Tuesday, June 10, 2014

Garden Toxins, Honey Bees, and Agriculture

Many people enjoy having a garden in their yard of even on an apartment porch or balcony. It's a relaxing way to enjoy nature. But did you know that the choices you make in your garden can affect larger ecosystems and even agriculture?


With plants come insects - some beneficial, and some that might harm your plants. To protect their plants, some people use insecticides. One of the most common classes of insecticide chemicals is neonicotinoids. This type of chemical is structurally similar to nicotine, and it works by damaging the central nervous system (similar to the brain in humans and other complex animals).

Of course, honey bees are insects, too, but we want honey bees to stay alive. Neonicotinoids were tested for lethal effects in bees and thought to be safe because they did not kill bees during the studies. However, more recent studies have concluded that, while neonicotinoids do not directly kill bees, they have serious nonlethal effects. They cause decreased levels of certain enzymes, like acetycholinesterase, that are necessary for the nervous system to function correctly. After ingesting neonicotinoids along with pollen, or even absorbing the chemicals across their skin, bees show behavioral changes, they lose sensitivity to smells, and their learning and memory is impaired. Bees rely on smells and memory to gather food, so these changes can indirectly kill bees.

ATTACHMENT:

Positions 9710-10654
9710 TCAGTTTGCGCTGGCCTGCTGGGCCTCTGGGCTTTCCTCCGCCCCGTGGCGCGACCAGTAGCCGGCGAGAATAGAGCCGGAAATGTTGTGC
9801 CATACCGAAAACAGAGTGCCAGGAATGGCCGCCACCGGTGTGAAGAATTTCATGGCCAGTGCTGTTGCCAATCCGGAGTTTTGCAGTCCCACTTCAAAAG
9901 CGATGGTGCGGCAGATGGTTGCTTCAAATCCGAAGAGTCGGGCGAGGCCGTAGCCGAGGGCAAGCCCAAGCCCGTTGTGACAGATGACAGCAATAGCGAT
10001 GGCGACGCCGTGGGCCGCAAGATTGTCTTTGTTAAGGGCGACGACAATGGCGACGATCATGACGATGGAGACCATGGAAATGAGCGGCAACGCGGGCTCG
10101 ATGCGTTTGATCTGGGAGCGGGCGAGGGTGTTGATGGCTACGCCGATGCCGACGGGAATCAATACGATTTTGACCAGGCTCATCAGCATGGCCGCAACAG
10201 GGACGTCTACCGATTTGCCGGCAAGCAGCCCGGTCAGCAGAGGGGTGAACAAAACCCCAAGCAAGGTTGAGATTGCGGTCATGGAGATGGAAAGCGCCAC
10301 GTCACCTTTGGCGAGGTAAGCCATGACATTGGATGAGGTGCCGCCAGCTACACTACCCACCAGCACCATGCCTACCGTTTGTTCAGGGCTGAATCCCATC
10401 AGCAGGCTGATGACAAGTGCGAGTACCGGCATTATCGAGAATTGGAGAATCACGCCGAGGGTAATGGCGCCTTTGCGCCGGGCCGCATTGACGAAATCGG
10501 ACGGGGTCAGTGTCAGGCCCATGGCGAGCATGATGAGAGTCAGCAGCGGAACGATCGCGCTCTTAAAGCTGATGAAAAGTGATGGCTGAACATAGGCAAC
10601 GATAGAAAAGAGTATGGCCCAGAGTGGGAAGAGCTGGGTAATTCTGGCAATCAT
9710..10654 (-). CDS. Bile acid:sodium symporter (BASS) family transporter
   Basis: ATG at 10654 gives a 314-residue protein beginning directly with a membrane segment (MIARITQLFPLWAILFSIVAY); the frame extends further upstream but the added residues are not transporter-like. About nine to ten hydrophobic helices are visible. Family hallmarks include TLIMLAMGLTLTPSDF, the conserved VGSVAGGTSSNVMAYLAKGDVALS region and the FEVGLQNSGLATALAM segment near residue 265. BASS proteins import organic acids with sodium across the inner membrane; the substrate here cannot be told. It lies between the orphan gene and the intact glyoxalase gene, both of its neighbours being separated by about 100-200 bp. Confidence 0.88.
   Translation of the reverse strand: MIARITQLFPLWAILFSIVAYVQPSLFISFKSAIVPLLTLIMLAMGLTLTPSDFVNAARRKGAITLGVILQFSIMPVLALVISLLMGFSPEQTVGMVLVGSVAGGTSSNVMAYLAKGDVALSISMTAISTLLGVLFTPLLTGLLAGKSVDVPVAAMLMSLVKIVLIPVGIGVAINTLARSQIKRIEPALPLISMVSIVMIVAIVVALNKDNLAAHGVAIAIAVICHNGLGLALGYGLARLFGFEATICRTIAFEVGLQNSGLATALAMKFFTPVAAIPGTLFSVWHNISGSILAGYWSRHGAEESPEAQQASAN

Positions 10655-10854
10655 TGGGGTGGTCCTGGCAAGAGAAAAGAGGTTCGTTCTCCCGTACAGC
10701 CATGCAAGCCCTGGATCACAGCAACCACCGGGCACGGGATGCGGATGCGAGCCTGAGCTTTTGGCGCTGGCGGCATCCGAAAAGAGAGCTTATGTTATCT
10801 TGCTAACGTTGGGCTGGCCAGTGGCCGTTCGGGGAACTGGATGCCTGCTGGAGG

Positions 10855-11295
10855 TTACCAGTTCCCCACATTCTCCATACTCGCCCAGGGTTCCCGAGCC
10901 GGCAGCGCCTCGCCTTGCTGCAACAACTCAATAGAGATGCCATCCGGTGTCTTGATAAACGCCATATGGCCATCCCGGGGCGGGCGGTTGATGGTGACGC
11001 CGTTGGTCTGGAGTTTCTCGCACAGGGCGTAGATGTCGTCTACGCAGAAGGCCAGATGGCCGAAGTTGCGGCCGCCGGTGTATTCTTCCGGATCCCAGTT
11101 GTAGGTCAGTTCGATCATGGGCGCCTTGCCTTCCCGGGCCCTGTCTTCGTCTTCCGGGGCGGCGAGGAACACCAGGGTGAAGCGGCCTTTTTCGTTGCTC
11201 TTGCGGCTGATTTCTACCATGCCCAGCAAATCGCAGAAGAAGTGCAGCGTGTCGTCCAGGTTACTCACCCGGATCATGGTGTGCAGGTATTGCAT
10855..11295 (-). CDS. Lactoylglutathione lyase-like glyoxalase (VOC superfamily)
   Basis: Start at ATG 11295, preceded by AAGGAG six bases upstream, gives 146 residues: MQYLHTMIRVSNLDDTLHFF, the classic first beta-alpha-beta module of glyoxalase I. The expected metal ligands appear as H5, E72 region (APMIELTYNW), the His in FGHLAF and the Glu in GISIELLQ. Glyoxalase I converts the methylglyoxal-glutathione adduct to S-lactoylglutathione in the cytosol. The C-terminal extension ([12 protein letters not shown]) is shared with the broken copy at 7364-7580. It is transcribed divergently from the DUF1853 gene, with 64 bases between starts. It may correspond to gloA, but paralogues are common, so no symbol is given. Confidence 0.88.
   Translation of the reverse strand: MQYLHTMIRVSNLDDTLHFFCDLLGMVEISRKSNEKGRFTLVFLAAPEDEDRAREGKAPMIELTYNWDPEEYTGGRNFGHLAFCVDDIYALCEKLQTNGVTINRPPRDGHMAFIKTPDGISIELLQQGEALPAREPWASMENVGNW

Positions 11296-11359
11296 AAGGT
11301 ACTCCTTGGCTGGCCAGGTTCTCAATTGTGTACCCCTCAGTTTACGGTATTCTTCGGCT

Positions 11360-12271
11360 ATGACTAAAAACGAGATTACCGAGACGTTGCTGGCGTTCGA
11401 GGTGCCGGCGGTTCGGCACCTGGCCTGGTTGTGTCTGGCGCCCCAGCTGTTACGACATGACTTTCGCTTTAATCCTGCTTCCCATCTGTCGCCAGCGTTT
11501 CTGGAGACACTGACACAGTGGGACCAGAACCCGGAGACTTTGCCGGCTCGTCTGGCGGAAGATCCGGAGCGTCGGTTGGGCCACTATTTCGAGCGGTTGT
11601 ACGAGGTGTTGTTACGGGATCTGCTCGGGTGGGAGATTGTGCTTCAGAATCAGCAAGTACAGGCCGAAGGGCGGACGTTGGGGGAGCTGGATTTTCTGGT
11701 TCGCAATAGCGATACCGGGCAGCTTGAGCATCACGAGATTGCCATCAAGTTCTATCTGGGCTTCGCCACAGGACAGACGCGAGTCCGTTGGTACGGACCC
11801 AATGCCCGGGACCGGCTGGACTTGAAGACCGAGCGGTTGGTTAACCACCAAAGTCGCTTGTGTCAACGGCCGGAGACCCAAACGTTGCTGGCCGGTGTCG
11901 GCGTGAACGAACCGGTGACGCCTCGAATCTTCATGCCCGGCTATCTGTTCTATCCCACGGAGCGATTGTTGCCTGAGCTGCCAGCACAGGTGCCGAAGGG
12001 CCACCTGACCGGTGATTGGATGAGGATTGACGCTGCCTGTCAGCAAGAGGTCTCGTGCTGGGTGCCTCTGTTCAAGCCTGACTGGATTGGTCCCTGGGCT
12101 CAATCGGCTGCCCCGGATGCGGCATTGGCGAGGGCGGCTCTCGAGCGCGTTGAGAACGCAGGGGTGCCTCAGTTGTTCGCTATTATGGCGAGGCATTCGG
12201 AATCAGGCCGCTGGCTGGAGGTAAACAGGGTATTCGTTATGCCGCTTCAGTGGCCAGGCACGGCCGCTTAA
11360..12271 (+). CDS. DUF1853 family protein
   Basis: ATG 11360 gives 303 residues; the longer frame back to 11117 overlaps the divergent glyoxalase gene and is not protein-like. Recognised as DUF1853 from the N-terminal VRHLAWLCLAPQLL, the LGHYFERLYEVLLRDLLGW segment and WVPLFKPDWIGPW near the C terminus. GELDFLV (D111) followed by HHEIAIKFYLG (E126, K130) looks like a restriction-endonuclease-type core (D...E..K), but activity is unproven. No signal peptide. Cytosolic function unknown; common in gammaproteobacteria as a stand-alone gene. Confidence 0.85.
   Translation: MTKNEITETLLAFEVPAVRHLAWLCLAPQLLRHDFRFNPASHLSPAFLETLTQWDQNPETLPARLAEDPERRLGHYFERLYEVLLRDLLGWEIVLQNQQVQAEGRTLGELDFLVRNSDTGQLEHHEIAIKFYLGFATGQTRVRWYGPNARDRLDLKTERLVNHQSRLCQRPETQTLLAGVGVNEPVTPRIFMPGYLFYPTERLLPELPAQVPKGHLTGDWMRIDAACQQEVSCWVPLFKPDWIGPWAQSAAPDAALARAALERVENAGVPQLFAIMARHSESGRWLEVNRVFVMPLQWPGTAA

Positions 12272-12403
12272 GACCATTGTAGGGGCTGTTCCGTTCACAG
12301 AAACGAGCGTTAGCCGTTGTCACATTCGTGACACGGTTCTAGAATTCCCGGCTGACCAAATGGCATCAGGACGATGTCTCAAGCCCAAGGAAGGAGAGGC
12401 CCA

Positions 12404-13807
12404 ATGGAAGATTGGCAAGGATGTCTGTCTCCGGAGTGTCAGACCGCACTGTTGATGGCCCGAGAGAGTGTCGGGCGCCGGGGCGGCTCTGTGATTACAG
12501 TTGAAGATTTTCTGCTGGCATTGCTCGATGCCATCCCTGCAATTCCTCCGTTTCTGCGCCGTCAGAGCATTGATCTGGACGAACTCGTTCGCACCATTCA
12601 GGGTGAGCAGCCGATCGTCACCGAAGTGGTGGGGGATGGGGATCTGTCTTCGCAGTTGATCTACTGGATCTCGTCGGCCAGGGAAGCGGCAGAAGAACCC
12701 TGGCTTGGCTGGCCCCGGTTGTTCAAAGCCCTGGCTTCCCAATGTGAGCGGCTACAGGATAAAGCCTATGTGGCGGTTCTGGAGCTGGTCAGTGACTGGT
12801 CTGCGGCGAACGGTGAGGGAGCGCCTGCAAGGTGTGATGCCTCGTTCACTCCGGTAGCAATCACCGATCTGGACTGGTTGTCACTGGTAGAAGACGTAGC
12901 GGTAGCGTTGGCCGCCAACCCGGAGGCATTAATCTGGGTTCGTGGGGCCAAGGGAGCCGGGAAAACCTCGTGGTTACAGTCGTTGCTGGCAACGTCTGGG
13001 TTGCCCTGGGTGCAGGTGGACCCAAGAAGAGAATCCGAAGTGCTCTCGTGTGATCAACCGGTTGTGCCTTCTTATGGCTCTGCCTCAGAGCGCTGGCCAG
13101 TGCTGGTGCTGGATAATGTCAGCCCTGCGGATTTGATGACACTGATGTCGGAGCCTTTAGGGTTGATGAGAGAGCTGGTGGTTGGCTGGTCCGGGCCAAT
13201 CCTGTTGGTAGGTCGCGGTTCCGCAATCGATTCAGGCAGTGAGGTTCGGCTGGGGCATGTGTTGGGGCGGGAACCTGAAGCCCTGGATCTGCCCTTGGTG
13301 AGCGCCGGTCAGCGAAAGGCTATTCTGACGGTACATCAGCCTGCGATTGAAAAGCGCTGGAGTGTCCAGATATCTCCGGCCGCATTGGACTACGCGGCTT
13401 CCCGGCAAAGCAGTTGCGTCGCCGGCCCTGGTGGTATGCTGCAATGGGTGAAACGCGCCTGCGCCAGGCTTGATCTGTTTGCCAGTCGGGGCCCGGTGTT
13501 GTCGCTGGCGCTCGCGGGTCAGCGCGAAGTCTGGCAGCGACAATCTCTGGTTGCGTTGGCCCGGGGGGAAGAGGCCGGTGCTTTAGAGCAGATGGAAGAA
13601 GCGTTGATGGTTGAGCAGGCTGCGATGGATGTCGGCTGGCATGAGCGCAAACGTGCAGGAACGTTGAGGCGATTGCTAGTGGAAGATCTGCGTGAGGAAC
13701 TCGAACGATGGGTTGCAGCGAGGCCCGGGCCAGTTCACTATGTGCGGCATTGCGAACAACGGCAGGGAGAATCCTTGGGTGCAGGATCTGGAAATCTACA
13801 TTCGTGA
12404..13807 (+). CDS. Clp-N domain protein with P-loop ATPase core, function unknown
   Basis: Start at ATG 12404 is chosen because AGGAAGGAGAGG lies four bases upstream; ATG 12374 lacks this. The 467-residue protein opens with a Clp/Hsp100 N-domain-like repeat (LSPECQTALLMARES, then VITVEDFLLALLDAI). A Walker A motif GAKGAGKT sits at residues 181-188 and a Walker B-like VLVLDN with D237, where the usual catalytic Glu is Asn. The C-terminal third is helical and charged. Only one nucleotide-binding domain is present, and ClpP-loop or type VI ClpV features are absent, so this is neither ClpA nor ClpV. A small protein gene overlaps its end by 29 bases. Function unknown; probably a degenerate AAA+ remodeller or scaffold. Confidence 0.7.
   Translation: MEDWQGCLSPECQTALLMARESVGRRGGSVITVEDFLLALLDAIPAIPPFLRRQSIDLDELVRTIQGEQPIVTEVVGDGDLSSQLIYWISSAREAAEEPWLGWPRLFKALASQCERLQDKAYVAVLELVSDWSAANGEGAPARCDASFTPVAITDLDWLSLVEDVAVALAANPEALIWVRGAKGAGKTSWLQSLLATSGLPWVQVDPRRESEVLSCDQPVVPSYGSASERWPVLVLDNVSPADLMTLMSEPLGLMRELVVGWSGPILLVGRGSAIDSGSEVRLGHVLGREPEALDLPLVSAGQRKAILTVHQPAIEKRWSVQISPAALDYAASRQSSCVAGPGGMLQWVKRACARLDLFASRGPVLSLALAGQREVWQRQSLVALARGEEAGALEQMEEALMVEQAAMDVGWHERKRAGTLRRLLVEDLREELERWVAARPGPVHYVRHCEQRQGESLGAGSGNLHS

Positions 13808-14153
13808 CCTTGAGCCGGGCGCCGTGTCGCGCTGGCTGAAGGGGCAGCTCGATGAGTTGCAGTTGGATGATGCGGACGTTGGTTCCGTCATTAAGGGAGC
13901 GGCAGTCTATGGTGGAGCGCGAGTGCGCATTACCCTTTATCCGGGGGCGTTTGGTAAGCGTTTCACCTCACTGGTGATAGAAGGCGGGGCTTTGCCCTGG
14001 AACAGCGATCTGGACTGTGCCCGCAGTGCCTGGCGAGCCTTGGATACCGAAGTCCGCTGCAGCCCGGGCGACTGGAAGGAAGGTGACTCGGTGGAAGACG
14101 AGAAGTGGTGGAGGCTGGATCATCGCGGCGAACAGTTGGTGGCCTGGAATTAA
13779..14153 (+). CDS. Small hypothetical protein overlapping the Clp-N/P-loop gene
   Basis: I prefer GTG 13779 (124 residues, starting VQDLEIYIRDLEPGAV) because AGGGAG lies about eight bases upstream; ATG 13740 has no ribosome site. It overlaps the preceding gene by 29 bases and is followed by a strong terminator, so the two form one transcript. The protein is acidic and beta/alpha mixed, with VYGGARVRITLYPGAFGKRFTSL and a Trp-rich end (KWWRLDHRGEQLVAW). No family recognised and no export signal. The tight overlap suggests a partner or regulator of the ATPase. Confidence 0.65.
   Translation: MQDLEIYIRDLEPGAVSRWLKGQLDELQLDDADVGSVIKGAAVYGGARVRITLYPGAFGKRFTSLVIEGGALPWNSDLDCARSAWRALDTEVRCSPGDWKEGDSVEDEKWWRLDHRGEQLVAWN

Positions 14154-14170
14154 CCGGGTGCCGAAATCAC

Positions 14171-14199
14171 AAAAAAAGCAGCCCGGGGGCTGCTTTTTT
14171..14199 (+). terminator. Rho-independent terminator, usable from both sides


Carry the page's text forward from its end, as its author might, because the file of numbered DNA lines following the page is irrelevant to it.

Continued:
Honey bees pollinate a lot of plants, including many crops that are grown to feed humans. A decrease in honey bee populations harms the economy and makes some crops more expensive and less available. It also harms the environment by reducing the populations of many plants, which then reduces the availability of food and shelter to the animals that depend on these plants.

When you are working on your garden, try to avoid using chemical insecticides. Read the label of any chemicals that you do use. In the United States, the Environmental Protection Agency requires neonicotinoids to be labeled with a warning that they harm bees.



Sources:
Cresswell, J. E. (2011). A meta-analysis of experiments testing the effects of a neonicotinoid insecticide (imidacloprid) on honey bees. Ecotoxicology, 20(1), 149-157.
Boily, M., Sarrasin, B., DeBlois, C., Aras, P., & Chagnon, M. (2013). Acetylcholinesterase in honey bees (Apis mellifera) exposed to neonicotinoids, atrazine, and glyphosphate: laboratory and field experiments. Environmental Science and Pollution Research, 20(8), 5603-5614.
El Hassani, A. K., Dacher, M., Gary, V., Lambin, M., Gauthier, M., & Armengaud, C. (2008). Effects of sublethal doses of acetamiprid and thiamethoxam on the behavior of the honey bee (Apis mellifera). Archives of Environmental Contamination and Toxicology, 54(4), 653-661.
Stankus, T. (2008). A review and bibliography of the literature of honey bee colony collapse disorder: A poorly understood epidemic that clearly threatens the successful pollination of billions of dollars of crops in America. Journal of Agricultural & Food Information, 9(2), 115-143.

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